Writer’s muses are believed to be guiding spirits or mystical creatures that whisper creative and inspirational new ideas to writers whilst they work.
The term “muse” originally came from Greek mythology— it was one of the nine goddesses, daughters of Zeus and Mnemosyne, who presided over the arts and sciences.
If you have a creative muse – how do you treat it?
If you are like me then you might be a little tough with your muse, sometimes scare it away, expect too much from it and perhaps blame it for everything when things don’t go right.
Any of these situations sound familiar?
- Demanding that your creative muse gives you a first draft with ‘bestseller’ stamped all over it.
- Having a hissy fit when your muse doesn’t immediately show up after you have clicked your fingers.
- When your creative muse does show up you nip on Facebook / Twitter / Instagram / Pinterest / StumbleUpon and leave them hanging around.
- You never say thanks, you just say ‘NEXT!’
- You criticise your muse at every opportunity.
Some famous authors talk about how they treat their muse:
In ‘The War of Art’, Steven Pressfield explains that before he writes he invokes his muse through prayer, to do this he recites the ‘Invocation of the Muse from Homer’s Odyssey, translation by T.E. Lawrence, Lawrence of Arabia’ and after he has written he expresses his gratitude to his muse.
Stephen King talks of tipping his hat to his muse in his book ‘On Writing’.
In this fabulous TED Talks video ‘Your Elusive Creative Genius’ Elizabeth Gilbert, author of ‘Eat, Pray, Love’ talks about creative spirits and the creative process. It is about 20 mins long so you need to set aside some time to watch it but it really is great to watch (and I have such a huge author crush on her).
My creative muse is a funny creature….sigh! If I had to sum up my muse in two words I would say a crazy and unpredictable. Obviously very different to me! I haven’t worked out what gender it is yet. It blows hot and cold when it comes to writing. Sometimes it doesn’t even bother to show up and I get frustrated. Sometimes it whispers the most amazing ideas to me that I have to stop what I am doing and race towards a notebook with a ridiculous goofy happy expression on my face.
I don’t think I appreciate my muse enough. Our relationship is fraught, passionate and frustrating. We do fall out regularly and I do wish I could understand it a bit more.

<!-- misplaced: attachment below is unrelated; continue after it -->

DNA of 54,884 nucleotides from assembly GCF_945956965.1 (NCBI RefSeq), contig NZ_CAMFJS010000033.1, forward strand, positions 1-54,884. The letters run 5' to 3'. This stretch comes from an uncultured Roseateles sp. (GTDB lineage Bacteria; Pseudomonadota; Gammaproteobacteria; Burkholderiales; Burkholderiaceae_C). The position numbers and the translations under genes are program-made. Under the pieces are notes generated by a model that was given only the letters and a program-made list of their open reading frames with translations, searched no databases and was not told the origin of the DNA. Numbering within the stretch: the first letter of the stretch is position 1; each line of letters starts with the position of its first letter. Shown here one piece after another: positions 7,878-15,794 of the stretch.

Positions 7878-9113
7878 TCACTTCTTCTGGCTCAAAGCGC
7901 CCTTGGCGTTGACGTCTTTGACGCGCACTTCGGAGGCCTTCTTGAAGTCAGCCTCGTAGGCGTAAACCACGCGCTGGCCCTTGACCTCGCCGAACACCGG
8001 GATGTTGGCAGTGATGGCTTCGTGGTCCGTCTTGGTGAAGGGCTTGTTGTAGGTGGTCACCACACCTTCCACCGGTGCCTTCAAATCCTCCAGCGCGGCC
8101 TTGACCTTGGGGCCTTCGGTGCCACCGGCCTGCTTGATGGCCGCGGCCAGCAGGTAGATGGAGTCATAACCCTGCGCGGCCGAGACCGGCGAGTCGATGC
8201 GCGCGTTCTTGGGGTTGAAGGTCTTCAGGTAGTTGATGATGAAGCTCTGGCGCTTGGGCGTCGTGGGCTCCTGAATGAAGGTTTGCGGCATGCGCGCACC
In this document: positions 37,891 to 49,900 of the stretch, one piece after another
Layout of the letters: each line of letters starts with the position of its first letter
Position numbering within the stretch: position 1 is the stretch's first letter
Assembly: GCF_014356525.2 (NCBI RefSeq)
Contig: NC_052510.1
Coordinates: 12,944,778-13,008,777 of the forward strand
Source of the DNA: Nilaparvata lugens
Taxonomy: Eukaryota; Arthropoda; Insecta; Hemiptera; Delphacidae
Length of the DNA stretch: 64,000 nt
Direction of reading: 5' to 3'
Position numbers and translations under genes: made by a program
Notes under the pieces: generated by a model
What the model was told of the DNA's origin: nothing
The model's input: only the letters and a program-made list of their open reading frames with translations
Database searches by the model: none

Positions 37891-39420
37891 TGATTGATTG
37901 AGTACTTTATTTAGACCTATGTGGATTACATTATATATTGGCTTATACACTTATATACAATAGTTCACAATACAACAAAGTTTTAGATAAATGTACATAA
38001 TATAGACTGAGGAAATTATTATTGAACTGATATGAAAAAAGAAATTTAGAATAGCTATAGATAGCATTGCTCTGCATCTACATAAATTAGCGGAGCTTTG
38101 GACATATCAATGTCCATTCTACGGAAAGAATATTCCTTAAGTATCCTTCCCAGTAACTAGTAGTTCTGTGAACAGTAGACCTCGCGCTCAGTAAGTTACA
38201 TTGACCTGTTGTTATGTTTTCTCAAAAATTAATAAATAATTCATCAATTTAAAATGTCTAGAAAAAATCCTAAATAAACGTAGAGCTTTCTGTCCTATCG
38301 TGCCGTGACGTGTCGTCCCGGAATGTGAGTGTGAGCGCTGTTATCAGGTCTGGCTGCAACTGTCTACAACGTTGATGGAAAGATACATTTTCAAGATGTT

I quite like the idea of showing my muse some appreciation and being grateful for having a mystical creative spirit, who feeds my mind with wonderful ideas and stories.
Perhaps being nice to my creative muse will help reduce the stress of writing a book?
Or reduce the number of tantrums one has at their writing desk?
It might even help make those bad writing days a little easier.
Can you imagine if being nice to your creative muse meant you got more? Gasp!
So, I have started being nice to my little muse and I am trying to appreciate it a bit more.
Here are the things I am doing to appreciate my muse:
- Being polite. When I require its assistance I am using both ‘please’ and ‘thank you’
- Agree Roles & Responsibilities. I do the hard graft whilst my creative muse occasionally sprinkles ‘literary fairy dust’ over my head. It’s important to confirm roles and responsibilities because I have been known to not do any writing as I strongly believed a magical creature would show up and do it for me.
- No Naughty Words Policy. When I am busy interacting with my mystical creative spirit I am not going to use any naughty words to describe the quality of the idea or lack of ideas it has presented to me.
- Trust it. I am going to trust it for a bit. I am not going to argue with it or make fun of it. Just go with it!
- Give it some strength. I am trying to go to bed at a sensible hour, making an effort not to eat rubbish and I am (finally) doing some regular exercise.
- Stay positive. My creative spirit has not let me down so far so when I hit a bad spell or a writing issue I just need to stay positive / not have a tantrum and ask them nicely to help me out.
- Give it your full attention. I am practicing removing all distractions (phones, internet, apps etc) before I write so that I can give my muse my full attention.
- Gratitude. I am practicing being grateful for all the work my muse does. Bless its little cotton socks!
Please share with me your thoughts on writer’s muses. Do you believe in them? If so – how do you treat your muse?
Have a fabulous day all those writers and writer’s muses out there!
photo credit: Upsplash